|WikiProject Computing / Hardware||(Rated Start-class)|
Great Unsolved Mysteries: what's "Alt Gr"? (is it for very angry sufferers of computer rage -- "alt ... grrrrrrrr!" ;-) -- Tarquin 15:43 Nov 28, 2002 (UTC)
- Probably German for "Alt Shift", where "Gr" stands for "grosse". -phma
- Sunir on Meatball found this: http://www.electriceditors.net/grapevine/issues/114.txt Quote from that page:
Alt Gr stands for Alt(ernative) Graphic. It was originally, as you correctly say, intended for additional keyboard characters, and many layouts use it for that purpose, with the additional character being shown to the right of the lower character on the key. The German keyboard, for example, uses this key for superscript 2 and 3, square and curly brackets, vertical line (|), backslash, tilde, at symbol and mu (the Greek letter used for "micro" in units). This means it can contain all the keys of a standard US/UK keyboard (except for the pound sterling symbol) plus quite a few others (Umlaute, the "double s" character, accents, circumflex, section symbol and mu). It might help you to know that Windows interprets Alt Gr as Alt+Ctrl. I use this fact in Word to assign additional symbol characters to it. On your laptop you may be able to reassign some of the Ctrl key functions to Ctrl+Alt, in effect turning the Alt Gr key into a second Ctrl key. Some apps, like Word and WordPerfect let you assighn keyboard shortcuts, or you could get a shareware keyboard mapping program, which lets you (re)assign keys globally.
- I have some older keyboard where the Alt Gr is Alt Car... TulipVorlax 17:22, 13 October 2007 (UTC)
I am skeptical of the Trivia about the Windows key causing a shift to the WASD control scheme in games. This seems like speculation. Can a source be cited for this?
I am aware of the WASD scheme being used as early as 1996's Daggerfall. My understanding for the adoption of WASD is that it is a cross similar to the arrow keys, but can be comfortably reached by the left hand. This frees the right hand to use the mouse to look around.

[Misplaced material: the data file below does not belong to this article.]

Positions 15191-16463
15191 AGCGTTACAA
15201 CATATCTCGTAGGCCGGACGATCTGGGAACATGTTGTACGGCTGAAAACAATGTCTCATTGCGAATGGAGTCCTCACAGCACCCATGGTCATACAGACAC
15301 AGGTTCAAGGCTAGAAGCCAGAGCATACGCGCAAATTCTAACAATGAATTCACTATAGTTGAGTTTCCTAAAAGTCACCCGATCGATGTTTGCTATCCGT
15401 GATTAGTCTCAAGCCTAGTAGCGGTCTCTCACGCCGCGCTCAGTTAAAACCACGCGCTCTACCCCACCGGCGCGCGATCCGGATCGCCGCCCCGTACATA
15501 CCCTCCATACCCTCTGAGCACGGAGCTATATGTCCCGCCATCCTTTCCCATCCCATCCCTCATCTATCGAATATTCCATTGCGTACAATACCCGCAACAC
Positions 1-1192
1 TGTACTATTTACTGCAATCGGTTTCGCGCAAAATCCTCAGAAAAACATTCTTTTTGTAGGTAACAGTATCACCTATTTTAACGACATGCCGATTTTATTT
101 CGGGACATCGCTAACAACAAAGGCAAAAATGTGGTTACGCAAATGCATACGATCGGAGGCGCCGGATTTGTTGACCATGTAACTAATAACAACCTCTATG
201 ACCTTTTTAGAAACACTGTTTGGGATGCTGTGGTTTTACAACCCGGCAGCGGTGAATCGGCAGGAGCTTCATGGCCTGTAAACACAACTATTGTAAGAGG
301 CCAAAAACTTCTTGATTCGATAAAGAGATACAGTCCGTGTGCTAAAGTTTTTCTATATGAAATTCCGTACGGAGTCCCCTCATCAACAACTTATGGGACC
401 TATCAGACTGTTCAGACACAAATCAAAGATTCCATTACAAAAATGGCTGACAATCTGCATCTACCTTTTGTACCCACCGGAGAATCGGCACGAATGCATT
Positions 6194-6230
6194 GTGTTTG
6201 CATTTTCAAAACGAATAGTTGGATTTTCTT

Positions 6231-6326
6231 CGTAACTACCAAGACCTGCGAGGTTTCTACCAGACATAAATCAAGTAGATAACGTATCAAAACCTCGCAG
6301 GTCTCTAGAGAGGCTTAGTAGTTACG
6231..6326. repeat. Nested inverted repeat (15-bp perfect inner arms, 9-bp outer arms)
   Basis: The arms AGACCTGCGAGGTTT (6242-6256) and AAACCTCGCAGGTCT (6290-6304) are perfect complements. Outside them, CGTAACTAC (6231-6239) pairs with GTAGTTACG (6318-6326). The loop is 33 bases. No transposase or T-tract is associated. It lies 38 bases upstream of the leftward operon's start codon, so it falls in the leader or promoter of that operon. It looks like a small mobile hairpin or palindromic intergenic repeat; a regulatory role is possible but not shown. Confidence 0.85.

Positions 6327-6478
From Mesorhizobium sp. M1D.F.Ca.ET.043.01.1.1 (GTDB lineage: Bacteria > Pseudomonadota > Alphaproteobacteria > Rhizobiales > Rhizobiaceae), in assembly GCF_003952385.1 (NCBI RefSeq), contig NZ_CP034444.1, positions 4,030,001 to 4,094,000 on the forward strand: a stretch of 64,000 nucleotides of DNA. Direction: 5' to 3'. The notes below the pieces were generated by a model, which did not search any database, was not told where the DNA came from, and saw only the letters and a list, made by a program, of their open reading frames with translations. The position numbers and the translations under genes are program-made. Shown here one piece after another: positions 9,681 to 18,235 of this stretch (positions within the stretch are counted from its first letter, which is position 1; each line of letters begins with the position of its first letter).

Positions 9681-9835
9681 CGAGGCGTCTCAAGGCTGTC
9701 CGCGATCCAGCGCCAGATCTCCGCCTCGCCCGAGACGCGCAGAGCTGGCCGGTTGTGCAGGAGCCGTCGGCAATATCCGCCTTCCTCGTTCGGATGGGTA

--Larry 00:11, 2 April 2006 (UTC)
The suggestion that Half-Life was the first popular game to use WASD keys is laughable. This "trivia" was probably written by someone who was still drinking from a bottle back then.
WASD is merely the IJKLM for the left side of the keyboard. IJKM /IJKL have been used for decades as an arrow-key system on many platforms. The section only seems useful for noting that modifier keys such as Ctrl and Alt do not always function as modifiers, as in the Doom example. Other examples exist... I know of some console software which uses/used Ctrl to "escape" from input focus on a form field and jump to the next (but for this I have no citation). --Sorpigal (talk) 17:44, 23 May 2008 (UTC)
not allowed to ghost
"not allowed to ghost" - What does that mean? Please refrain from jargon!Knulclunk 13:48, 14 December 2006 (UTC)
ALTernate Text section
Correct me if I'm wrong, but this section refers to a Windows-only convention, and as such is at least inaccurate given without any context. It also seems inappropriate to have this listing in this article. If there's no objection I propose removing the section entirely. Orinthe (talk) 04:38, 9 January 2009 (UTC)